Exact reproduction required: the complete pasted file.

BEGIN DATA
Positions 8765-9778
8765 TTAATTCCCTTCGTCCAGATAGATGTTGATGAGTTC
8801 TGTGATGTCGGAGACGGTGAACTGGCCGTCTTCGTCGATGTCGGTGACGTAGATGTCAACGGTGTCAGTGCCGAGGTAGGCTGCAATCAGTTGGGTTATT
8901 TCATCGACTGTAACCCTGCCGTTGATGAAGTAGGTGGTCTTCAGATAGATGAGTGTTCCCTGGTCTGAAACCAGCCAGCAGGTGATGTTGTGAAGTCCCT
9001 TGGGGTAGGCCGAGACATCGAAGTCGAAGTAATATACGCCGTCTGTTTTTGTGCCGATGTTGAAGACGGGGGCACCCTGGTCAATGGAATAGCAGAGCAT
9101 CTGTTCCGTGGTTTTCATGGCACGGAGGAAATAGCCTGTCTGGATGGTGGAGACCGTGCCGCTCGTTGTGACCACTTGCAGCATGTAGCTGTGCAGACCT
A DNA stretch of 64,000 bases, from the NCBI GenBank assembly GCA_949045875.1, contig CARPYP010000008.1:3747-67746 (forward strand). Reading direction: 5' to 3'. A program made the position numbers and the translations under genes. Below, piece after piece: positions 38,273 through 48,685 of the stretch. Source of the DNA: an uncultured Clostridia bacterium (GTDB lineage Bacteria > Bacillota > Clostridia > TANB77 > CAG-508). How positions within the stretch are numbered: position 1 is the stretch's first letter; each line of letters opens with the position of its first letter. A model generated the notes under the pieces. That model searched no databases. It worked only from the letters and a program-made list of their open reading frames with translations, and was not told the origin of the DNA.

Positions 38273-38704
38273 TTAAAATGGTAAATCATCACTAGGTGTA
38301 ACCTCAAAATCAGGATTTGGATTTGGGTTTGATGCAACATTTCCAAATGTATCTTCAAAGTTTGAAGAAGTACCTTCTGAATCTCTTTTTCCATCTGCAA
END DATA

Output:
Positions 8765-9778
8765 TTAATTCCCTTCGTCCAGATAGATGTTGATGAGTTC
8801 TGTGATGTCGGAGACGGTGAACTGGCCGTCTTCGTCGATGTCGGTGACGTAGATGTCAACGGTGTCAGTGCCGAGGTAGGCTGCAATCAGTTGGGTTATT
8901 TCATCGACTGTAACCCTGCCGTTGATGAAGTAGGTGGTCTTCAGATAGATGAGTGTTCCCTGGTCTGAAACCAGCCAGCAGGTGATGTTGTGAAGTCCCT
9001 TGGGGTAGGCCGAGACATCGAAGTCGAAGTAATATACGCCGTCTGTTTTTGTGCCGATGTTGAAGACGGGGGCACCCTGGTCAATGGAATAGCAGAGCAT
9101 CTGTTCCGTGGTTTTCATGGCACGGAGGAAATAGCCTGTCTGGATGGTGGAGACCGTGCCGCTCGTTGTGACCACTTGCAGCATGTAGCTGTGCAGACCT
A DNA stretch of 64,000 bases, from the NCBI GenBank assembly GCA_949045875.1, contig CARPYP010000008.1:3747-67746 (forward strand). Reading direction: 5' to 3'. A program made the position numbers and the translations under genes. Below, piece after piece: positions 38,273 through 48,685 of the stretch. Source of the DNA: an uncultured Clostridia bacterium (GTDB lineage Bacteria > Bacillota > Clostridia > TANB77 > CAG-508). How positions within the stretch are numbered: position 1 is the stretch's first letter; each line of letters opens with the position of its first letter. A model generated the notes under the pieces. That model searched no databases. It worked only from the letters and a program-made list of their open reading frames with translations, and was not told the origin of the DNA.

Positions 38273-38704
38273 TTAAAATGGTAAATCATCACTAGGTGTA
38301 ACCTCAAAATCAGGATTTGGATTTGGGTTTGATGCAACATTTCCAAATGTATCTTCAAAGTTTGAAGAAGTACCTTCTGAATCTCTTTTTCCATCTGCAA